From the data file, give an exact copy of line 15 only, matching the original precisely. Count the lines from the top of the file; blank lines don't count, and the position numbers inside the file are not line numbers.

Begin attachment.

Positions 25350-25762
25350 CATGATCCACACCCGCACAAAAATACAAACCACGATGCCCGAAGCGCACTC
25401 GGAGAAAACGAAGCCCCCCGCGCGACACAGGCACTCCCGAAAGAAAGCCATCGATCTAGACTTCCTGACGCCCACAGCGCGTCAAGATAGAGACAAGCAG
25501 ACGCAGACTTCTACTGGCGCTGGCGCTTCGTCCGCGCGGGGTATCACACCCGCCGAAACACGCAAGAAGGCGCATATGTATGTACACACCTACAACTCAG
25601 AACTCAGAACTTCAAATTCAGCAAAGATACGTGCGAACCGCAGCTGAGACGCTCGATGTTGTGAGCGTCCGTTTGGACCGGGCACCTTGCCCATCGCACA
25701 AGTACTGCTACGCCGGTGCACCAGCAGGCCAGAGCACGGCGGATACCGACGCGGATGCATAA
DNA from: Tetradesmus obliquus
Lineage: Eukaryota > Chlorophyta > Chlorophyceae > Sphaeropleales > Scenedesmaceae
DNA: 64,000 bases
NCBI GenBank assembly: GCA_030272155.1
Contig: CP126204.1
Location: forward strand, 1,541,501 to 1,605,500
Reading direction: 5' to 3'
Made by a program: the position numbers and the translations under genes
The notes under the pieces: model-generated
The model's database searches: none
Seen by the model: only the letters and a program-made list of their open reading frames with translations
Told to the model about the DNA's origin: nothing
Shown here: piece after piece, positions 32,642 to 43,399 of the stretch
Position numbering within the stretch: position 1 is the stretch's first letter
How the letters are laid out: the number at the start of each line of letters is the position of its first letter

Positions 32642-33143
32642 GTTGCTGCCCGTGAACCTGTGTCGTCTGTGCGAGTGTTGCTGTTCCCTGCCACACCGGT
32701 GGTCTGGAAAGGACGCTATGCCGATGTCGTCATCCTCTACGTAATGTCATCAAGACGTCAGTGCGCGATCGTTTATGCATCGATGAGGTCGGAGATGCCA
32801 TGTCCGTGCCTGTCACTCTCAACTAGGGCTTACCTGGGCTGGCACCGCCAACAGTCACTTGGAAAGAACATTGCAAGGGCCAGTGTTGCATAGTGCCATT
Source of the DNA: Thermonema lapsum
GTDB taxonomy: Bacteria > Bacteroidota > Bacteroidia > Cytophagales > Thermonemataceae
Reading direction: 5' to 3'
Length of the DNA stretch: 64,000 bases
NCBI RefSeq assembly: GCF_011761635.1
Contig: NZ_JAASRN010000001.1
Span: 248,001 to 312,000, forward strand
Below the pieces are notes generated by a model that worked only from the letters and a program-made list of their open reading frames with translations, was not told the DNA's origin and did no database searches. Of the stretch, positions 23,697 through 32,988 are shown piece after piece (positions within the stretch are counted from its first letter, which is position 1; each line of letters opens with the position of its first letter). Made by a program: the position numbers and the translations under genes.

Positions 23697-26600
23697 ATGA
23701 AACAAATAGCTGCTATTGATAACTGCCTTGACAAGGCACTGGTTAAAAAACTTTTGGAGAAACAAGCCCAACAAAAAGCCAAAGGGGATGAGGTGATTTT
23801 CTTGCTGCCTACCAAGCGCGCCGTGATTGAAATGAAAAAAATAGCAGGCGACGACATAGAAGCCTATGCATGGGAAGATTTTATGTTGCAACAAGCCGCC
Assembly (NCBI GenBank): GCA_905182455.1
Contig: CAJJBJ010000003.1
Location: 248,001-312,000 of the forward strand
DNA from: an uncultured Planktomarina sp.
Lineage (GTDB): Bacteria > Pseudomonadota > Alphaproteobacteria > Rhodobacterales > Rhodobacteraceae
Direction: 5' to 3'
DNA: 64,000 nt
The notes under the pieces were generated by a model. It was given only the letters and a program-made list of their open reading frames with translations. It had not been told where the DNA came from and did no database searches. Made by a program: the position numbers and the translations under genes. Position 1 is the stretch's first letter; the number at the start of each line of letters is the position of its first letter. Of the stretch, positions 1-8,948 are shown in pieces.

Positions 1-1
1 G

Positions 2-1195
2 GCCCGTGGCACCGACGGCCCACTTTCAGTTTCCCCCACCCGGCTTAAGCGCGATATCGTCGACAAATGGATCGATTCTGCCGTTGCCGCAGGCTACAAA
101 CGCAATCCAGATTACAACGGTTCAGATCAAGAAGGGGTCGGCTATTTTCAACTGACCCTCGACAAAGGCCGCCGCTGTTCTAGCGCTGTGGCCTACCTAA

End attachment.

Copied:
The notes under the pieces: model-generated